Variability in the Responses of Black-Billed Magpies To Natural Predators

In: Behaviour
Deborah Buitron Bell Museum of Natural History, Department of Ecology & Behavioral Biology, University of Minnesota, Minneapolis, MN 55455 U.S.A.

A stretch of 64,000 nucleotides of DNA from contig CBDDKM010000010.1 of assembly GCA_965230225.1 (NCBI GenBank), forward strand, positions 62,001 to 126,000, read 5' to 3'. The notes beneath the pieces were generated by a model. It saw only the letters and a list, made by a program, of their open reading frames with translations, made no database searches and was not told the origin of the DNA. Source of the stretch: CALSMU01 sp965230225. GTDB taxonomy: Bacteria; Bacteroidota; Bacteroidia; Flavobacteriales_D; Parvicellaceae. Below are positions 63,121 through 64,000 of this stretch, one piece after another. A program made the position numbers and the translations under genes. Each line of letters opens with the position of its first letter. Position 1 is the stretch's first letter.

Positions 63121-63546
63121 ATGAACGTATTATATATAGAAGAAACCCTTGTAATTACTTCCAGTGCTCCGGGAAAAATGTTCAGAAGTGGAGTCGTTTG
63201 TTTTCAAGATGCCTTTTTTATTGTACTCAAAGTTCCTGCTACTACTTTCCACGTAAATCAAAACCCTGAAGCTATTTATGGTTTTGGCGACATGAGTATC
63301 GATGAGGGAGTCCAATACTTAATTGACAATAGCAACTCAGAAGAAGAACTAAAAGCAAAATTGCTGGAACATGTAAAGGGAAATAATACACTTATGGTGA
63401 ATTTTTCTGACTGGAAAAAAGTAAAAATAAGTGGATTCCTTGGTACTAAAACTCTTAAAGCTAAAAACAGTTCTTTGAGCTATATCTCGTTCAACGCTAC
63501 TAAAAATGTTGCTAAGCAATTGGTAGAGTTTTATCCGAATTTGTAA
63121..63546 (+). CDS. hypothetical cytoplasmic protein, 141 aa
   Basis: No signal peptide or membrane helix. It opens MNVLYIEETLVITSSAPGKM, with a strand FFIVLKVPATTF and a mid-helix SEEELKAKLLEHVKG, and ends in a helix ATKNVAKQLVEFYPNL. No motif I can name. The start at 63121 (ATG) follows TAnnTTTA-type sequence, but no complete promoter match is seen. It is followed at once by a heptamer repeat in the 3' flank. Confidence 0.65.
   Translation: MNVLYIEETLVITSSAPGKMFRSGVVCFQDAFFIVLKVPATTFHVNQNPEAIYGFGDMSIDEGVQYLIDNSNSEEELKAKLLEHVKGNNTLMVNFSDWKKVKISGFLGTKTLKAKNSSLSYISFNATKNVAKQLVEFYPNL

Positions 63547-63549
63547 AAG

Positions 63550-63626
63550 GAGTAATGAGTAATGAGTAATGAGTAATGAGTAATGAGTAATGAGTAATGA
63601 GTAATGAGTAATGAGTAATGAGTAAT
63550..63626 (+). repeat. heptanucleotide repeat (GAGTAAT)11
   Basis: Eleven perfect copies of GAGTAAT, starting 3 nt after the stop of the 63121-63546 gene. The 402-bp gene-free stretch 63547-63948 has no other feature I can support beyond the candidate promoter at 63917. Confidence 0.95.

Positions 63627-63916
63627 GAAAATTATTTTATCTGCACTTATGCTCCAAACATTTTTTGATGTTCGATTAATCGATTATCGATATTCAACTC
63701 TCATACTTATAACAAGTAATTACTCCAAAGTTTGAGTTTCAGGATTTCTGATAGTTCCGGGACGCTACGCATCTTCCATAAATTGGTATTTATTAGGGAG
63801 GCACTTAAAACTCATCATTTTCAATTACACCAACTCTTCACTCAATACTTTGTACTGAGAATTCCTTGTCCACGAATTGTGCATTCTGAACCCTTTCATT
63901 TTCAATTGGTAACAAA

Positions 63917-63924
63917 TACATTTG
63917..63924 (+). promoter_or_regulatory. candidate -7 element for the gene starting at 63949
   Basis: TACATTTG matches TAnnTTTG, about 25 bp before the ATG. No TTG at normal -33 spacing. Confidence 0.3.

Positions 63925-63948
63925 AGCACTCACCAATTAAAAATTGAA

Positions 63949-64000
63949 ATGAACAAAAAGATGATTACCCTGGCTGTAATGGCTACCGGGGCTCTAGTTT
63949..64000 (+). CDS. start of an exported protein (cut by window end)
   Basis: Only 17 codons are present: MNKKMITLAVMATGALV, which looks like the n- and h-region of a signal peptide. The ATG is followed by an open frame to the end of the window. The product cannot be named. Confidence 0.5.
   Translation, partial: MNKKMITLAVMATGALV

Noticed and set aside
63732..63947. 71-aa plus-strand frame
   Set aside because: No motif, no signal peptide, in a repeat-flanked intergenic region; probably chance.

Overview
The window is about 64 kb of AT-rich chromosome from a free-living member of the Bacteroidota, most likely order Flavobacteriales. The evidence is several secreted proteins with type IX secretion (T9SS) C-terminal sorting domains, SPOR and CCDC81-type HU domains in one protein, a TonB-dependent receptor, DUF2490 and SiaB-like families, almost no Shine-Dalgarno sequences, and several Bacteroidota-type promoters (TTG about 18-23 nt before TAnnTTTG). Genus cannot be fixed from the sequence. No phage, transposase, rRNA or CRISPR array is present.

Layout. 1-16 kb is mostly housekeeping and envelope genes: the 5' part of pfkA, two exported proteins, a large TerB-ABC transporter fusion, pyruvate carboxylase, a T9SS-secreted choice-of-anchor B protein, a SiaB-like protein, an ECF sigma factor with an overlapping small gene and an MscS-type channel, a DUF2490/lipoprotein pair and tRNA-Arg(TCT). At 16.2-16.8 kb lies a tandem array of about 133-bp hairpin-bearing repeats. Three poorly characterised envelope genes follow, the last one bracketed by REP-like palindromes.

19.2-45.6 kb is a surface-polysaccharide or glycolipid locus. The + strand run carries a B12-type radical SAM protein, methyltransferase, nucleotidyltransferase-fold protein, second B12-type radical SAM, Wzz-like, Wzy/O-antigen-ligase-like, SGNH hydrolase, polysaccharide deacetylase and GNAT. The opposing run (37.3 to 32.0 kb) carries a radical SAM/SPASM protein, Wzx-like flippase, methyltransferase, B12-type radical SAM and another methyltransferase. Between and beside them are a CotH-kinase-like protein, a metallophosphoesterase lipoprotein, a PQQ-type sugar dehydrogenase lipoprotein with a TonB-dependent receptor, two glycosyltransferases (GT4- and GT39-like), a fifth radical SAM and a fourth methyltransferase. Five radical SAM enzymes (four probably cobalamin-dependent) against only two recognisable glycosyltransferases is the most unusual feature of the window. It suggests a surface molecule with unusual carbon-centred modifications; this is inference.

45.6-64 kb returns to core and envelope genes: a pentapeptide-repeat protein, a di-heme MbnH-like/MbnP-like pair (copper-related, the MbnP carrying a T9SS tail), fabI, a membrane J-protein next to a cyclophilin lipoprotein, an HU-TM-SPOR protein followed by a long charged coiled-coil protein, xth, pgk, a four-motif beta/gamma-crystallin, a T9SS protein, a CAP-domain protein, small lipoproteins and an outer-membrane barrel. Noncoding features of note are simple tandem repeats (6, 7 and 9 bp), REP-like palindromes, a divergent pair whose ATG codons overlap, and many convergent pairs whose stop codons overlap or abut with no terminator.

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Encounters between black-billed magpies (Pica pica) and a variety of natural predators were observed during 3 breeding seasons in Wind Cave National Park, South Dakota. How a magpie responded to a potential predator appeared to depend on (1) the type of predator and the threat it posed to magpie eggs, nestlings, fledglings, and adults; (2) the behavior of the predator; and (3) the reproductive stage of the magpie. Raptors were the most frequently encountered potential predators, with magpies reacting more strongly to falcons than to hawks. Reactions to crows and squirrels were most frequent and intense during laying and incubation, while raptors in flight and coyotes were responded to most vigorously during the second half of the nestling period and the first two weeks of fledgling. Perched raptors were almost always mobbed vigorously. Diving to within 2 m of a predator appeared to be effective in driving it away. The roles of chasing and alarm calling were less clear, but in addition to alerting mates and offspring to danger, such behavior would impede efficient hunting by the predator and so might contribute to its departure. Only one successful act of predation was observed, but the evidence suggested that owls, hawks and falcons were responsible for most fledgling and adult mortality. No clear cases of nest predation by crows or squirrels occurred, but some clutches of eggs and broods of young nestlings disappeared. Although mates usually mobbed predators together, males were slightly more active, possibly because males were larger and because females were often occupied in the nest with incubation and brooding. Observations of wild fledglings and hand-raised magpies suggest that magpies have an innate fear response to a variety of stimuli and that fledglings gradually learn what to continue fearing from parents, other magpies, and their own experiences. I suggest that although parental investment theory may be basically correct in predicting that young increase in value to their parent as they approach independence, a variety of other factors may affect anti-predator behavior, such as (1) the types of predators likely to be encountered and the relative danger they pose to different age classes; (2) the ability of the parents to successfully drive off a particular predator; (3) the ability of the parents to re-nest that year; (4) the likelihood that a pair will be able to fledge young the following year.

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